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TSA Management Australia

3.3
  • 100 - 500 employees

Zhenzhen Zeng

It is very exciting to be involved in the process of unfolding and resolving the complexity of a project so as to turn it from a fabulous idea into an amazing reality.

What's your job about?

TSA provides independent project management services and advice for the entire life cycle of construction projects for clients from a wide range of sectors – infrastructure, education, healthcare and many more! My role as a assistant project manager is to provide support to the project team throughout various project stages, from inception and design to construction and completion. 

I work closely with my Project Director and Project Manager on the day-to-day management of two projects in the education sector. One of them involves building a new library with connection to a heritage building that will also be revitalised. The other one is associated with a series of upgrade/refurbishment works on the teaching space of a culinary school. As both of them are at design stage, our current work mainly focuses on coordinating requirements from clients and design responses by architects, engaging consultants to conduct site investigations and seeking approvals from relevant authorities. 

A typical day at work usually starts with a quick catch up within the team for the latest project update and allocations of responsibilities for actions to take within the next few days. Then we will step into several meetings or phone calls with the client, the consultants or other important project stakeholders (such as local councils) to update the latest progress and discuss pending issues on the project. (Do not underestimate the time we spend on communications – we might stay on the line for the rest of the day!). Following that, we will take measures to drive the project going forward, such as issuing out the meeting minutes with agreed items and key actions for different project members to take.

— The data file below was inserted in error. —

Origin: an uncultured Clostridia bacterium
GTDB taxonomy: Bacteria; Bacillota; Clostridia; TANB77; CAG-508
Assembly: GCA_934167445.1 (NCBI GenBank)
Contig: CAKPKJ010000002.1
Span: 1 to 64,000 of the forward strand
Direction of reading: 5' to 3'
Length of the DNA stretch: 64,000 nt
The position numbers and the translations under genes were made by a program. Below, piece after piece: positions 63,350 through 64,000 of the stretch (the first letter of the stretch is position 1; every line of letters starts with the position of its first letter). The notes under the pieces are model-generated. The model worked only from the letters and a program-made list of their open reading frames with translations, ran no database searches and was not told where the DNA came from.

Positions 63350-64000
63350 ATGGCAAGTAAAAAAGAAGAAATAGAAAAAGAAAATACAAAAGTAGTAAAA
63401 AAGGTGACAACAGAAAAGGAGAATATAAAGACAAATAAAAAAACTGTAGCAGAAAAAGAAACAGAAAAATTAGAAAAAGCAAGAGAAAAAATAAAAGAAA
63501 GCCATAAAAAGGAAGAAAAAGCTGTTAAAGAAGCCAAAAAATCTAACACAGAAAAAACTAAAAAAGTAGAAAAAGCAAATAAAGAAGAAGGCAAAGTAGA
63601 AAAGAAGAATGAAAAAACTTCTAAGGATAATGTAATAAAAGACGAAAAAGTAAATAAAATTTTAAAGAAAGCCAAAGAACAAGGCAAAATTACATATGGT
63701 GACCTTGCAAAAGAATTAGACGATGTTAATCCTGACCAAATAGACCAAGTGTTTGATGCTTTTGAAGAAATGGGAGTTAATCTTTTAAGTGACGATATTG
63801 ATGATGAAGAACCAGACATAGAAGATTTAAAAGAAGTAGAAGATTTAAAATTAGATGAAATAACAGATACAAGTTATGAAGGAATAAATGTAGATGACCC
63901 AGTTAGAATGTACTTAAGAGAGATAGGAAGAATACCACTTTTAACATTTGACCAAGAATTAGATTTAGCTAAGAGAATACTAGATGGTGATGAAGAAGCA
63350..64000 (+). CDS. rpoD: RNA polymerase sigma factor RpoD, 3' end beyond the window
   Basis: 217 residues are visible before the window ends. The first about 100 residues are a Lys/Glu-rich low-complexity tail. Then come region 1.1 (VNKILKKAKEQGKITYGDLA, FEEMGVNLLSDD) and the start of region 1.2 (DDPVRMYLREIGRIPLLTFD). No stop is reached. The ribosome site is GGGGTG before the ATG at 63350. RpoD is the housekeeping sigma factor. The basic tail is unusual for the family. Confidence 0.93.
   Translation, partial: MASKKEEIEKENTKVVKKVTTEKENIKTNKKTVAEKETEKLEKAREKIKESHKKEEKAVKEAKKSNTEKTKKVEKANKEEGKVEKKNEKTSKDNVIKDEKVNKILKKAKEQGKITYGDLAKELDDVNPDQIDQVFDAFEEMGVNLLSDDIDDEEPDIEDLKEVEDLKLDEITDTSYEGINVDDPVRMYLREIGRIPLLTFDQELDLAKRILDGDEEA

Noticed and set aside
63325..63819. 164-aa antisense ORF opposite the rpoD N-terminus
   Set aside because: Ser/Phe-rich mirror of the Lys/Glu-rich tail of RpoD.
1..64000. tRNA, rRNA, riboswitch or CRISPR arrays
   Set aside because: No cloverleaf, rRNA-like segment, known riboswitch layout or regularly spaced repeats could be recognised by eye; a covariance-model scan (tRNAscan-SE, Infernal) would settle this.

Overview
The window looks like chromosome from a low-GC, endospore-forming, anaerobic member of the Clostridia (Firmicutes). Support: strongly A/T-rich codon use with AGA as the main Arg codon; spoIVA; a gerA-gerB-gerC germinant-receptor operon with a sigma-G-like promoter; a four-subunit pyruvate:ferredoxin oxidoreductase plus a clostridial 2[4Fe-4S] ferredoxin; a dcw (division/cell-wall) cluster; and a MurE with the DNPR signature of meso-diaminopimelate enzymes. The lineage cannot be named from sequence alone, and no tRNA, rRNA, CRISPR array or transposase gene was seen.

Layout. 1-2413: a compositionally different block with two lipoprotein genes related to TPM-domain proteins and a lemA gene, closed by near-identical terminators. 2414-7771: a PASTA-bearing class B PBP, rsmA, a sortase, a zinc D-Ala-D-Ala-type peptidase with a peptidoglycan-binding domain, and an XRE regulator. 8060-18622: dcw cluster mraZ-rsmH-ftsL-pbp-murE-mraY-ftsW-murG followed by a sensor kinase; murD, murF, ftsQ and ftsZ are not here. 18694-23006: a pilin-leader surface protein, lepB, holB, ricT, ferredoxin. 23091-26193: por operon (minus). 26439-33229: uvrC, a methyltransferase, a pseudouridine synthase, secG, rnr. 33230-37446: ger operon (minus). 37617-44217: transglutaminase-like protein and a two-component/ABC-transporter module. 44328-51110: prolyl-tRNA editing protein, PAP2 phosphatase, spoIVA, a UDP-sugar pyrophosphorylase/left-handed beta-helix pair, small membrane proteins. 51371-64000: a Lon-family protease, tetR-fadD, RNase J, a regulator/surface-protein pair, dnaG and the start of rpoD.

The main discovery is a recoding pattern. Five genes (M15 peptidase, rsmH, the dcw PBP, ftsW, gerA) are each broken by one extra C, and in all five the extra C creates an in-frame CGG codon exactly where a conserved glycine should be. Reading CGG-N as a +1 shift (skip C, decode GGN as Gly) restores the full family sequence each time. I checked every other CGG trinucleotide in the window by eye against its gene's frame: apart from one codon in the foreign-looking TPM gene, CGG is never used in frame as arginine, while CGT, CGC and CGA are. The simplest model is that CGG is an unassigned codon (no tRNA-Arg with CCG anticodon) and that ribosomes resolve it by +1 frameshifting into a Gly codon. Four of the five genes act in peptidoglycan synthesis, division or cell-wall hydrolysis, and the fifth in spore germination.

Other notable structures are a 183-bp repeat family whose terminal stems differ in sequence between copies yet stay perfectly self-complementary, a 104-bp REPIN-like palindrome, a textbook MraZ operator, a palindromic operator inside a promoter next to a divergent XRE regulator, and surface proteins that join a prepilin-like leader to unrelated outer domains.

What's your background?

I was born in China and moved to Australia on my own at the age of 18 for university studies. I completed my Bachelor degree in Architecture and Master degree in Construction Management at The University of Melbourne.

In the second year of my undergraduate study, I went on a 6-month Exchange Program to The University of Nottingham in UK, during which I was introduced to a different approach to architectural training. Interesting hands-on construction experience was well incorporated in their course by giving students opportunities to build their own design in real life. It was at that time I found I was more fascinated by the building process instead of the design solution and decided to switch to construction after returning to Melbourne. Also during the six-month time, I travelled to more than 20 cities around UK and Europe and visited many architecture masterpieces that I have read about, which was really inspiring and rewarding.

Before the completion of my postgraduate study, I started tutoring and research work at the university. The academic experience was valuable for me as I developed a theoretical but systematic understanding of some pressing issues concerning the construction industry. However, at the same time I realised that there is a better way to comprehend and contribute to the industry’s evolution to tackle these challenges - becoming part of it.